Here’s What You Need To Know About “What You Need To Know”: It’s My Favorite.

Two news and analysis products I consume daily are “The Daily,” a brief podcast by The New York Times in which reporters talk about the stories they’re reporting and Vox’s YouTube channel. Both of them make prominent use of the phrase, “What you need to know.”

As in Michael Barbaro’s sign off, “Here’s what else you need to know today.”

As in Vox’s “What You Need To Know About The House Vote To Repeal Obamacare.”

It is the calling card of an explanatory mode of reporting and analysis, and I love it. It is brief, limited to verifiable facts. It is not commentary.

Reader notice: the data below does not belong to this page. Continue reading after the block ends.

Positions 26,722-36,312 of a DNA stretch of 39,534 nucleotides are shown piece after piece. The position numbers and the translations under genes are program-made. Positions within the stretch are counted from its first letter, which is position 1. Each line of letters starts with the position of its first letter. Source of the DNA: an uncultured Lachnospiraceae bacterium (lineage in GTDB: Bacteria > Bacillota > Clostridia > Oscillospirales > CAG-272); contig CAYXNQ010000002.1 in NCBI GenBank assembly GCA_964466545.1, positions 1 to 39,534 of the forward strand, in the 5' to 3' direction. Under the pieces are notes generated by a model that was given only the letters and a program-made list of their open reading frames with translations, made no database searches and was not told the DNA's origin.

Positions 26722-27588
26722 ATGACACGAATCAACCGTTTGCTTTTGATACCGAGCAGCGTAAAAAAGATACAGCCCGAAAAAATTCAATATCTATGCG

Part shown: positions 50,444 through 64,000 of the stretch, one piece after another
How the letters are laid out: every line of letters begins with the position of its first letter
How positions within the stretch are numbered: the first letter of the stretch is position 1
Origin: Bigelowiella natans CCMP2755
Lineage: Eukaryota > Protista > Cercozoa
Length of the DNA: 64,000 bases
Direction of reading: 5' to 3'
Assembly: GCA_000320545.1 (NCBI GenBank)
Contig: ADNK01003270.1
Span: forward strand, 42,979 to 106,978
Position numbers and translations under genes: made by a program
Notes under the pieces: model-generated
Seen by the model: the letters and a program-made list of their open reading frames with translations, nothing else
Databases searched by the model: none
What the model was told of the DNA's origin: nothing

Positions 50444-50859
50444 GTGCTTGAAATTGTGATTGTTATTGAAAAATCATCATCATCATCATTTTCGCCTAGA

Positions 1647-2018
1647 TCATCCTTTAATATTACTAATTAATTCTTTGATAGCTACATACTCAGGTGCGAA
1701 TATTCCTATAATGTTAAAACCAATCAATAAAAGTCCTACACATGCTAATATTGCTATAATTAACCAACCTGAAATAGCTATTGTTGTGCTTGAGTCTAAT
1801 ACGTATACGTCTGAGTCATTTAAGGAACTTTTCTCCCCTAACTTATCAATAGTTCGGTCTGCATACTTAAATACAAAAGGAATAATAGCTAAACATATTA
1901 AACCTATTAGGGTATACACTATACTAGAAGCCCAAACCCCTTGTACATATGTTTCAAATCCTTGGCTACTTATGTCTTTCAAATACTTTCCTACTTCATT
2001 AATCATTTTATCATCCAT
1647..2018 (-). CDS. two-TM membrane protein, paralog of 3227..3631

I’m tired of commentary.

I’m going to start using this phrase in my teaching and preaching.

As in, “Here’s what you need to know about the household code we find in I Peter chapter 2.”

As in, “Here’s what you need to know about the Trinity.”

But not just teaching and preaching.

“Here’s what you need to know about the summer mission trip.

“Here’s what you need to know about youth group this week.

“Here’s what you need to know about being a youth ministry volunteer.”

We can all explain better.

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